Hall’s Island and a Baseball Field?
Some of our readers must have played here — the baseball fields next to Scherer Brothers lumber yard in northeast Minneapolis between Marshall Avenue and the Mississippi River in the 1950s. I’ve never heard anything about those fields — which are now Graco parking lots — but they’re hard to miss in this photo. Who owned or maintained the fields — dugouts and all? Who played there? Do you have memories of these fields on Sibley Street?
I’ve never seen mention of the property in park board records, so I’m sure they didn’t belong to the park board. The nearest park board ball fields would have been almost a mile away at Logan Park. Diamonds at Bottineau Field were a bit farther away to the north. Dickman Park was the nearest park, but it had only recently been acquired and hadn’t been developed yet in 1955 — and wasn’t big enough for a full baseball field anyway.
The picture is one in a series of aerial photos of the Mississippi River in Minneapolis taken in 1955 by Fairchild Aerial Surveys. The photos were recently discovered in city archives and park planner Andrew Caddock shared them with me. I’ll be posting more information on them as time allows.
Halls’ Island appears in this photo probably much as it did in the mid-1960s when Scherer Brothers acquired it from the city and filled in the eastern channel to expand its yard. (I posted a history of Hall’s Island a few months ago.) The Minneapolis park board acquired much of the land from Scherer Brothers in early 2010.
Preliminary plans for the Scherer property, proposed by Tom Leader Studio/Kennedy & Violich Architecture, winners of the 2011 Minneapolis Riverfront Design Competition, would dredge again the eastern channel and make a beach and kayak cove there and build a swimming pool/skating rink on the recreated Hall’s Island. (Among other things — I hope. Swimming and ice-skating opportunities are not a particular novelty in Minneapolis, where swimming in the Mississippi was abandoned nearly 100 years ago at the same location and park board ice-skating rinks throughout the city are strikingly under-used. I look forward to seeing more imaginative final designs for our $1.5 million cost to date.)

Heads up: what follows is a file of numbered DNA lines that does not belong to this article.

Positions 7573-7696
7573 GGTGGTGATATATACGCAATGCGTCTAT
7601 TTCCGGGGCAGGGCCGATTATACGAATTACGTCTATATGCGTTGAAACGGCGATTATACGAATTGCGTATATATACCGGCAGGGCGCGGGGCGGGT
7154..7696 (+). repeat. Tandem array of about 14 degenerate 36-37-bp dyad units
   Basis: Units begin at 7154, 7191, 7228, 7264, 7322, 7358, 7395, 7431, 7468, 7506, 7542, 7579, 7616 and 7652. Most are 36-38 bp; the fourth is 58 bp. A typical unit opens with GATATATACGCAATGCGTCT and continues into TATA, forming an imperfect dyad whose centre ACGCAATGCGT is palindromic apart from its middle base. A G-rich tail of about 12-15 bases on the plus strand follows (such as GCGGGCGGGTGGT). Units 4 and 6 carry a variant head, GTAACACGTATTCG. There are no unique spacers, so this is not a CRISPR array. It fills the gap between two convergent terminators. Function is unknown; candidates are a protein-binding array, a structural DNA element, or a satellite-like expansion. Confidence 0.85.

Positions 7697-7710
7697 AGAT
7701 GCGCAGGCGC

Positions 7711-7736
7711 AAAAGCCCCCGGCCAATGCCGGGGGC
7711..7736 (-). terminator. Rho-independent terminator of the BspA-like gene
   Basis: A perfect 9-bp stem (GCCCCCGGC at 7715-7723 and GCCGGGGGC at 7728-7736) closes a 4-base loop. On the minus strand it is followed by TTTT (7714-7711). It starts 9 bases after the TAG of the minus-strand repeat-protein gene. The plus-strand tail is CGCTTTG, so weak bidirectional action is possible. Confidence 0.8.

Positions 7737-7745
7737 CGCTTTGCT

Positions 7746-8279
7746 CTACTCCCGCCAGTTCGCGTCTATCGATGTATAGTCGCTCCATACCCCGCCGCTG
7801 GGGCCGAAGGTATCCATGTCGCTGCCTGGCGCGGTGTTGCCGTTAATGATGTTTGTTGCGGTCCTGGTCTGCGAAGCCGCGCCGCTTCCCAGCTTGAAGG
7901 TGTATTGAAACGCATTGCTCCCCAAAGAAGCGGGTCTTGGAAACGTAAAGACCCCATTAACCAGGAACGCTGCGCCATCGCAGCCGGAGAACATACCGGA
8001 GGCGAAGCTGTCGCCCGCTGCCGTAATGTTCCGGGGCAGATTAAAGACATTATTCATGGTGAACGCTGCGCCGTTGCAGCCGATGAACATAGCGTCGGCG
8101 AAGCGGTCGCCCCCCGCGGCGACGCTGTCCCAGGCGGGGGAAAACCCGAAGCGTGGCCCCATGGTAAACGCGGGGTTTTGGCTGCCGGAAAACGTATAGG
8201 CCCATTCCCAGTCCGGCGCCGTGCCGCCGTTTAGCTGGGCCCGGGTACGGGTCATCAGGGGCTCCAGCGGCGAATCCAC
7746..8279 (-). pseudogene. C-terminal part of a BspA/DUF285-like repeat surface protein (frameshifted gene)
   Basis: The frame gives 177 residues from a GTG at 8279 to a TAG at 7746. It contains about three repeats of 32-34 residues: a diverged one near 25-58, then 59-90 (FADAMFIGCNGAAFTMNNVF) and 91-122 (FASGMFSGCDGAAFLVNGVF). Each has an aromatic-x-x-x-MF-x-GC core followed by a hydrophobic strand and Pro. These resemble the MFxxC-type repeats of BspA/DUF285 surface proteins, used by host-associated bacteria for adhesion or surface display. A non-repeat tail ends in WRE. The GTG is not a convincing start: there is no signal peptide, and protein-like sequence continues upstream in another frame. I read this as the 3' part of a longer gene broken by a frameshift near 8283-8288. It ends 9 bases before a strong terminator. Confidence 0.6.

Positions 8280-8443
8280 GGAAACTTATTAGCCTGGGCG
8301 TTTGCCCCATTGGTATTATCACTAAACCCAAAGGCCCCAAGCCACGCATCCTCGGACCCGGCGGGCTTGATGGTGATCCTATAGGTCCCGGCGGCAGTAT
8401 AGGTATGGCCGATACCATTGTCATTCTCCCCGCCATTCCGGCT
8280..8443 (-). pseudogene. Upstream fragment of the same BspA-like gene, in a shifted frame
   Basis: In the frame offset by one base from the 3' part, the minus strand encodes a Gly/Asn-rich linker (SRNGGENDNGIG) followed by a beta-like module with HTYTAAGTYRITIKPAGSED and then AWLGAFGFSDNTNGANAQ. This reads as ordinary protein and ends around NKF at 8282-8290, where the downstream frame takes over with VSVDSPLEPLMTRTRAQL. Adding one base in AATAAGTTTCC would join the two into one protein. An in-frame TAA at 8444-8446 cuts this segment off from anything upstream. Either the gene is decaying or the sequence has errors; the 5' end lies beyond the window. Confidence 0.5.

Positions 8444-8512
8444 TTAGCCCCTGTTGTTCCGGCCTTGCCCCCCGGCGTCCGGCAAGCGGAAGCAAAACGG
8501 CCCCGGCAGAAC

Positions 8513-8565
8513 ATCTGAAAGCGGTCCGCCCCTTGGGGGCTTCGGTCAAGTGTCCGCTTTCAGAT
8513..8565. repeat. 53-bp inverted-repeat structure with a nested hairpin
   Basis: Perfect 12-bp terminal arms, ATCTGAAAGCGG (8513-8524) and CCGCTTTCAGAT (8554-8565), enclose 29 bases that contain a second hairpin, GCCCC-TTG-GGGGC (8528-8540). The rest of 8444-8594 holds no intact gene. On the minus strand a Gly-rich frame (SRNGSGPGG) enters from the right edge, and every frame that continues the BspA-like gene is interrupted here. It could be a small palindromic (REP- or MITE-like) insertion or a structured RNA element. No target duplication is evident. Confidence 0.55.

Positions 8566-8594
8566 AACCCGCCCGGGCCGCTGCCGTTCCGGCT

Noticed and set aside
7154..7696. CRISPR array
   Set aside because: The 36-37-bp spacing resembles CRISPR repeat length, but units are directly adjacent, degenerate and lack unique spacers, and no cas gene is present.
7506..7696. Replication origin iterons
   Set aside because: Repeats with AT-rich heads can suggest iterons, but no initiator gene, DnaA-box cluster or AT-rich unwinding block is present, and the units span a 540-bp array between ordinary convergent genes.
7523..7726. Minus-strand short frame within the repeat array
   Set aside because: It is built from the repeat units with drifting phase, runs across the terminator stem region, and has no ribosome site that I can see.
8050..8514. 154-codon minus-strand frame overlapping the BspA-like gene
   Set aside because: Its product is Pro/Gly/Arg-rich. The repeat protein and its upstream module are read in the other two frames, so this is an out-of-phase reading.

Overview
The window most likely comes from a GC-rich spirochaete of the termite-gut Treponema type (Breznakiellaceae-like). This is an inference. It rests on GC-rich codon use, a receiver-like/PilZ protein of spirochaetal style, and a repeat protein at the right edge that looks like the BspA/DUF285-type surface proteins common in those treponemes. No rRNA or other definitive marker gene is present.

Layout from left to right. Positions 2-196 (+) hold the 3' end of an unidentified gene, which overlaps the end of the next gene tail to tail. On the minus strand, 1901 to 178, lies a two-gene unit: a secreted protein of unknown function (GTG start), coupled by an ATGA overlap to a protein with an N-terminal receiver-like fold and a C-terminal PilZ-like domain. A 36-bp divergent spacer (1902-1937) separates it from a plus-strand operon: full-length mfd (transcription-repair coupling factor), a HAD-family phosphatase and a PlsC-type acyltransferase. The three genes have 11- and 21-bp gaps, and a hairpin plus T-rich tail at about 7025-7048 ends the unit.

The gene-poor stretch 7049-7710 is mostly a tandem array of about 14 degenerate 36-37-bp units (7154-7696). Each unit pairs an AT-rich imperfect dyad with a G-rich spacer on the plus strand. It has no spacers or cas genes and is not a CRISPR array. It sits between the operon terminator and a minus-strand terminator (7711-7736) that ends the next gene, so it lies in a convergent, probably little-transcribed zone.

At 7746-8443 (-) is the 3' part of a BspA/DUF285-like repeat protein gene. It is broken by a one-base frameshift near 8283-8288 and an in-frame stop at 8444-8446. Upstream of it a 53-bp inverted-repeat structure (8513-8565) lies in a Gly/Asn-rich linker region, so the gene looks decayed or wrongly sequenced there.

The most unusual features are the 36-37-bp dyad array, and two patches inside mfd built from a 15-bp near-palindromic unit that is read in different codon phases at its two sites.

Some people have questioned why the park board didn’t develop parks along the river in north and northeast Minneapolis sooner. Another Fairchild Aerial photo from the same series as the one above — of nearly the same location — provides an answer. Railroads dominated the riverscape.
The history of park planning for the river upstream from St. Anthony Falls began more than 100 years ago. I’ll get to that story later this week.
David C. Smith minneapolisparkhistory[at]q.com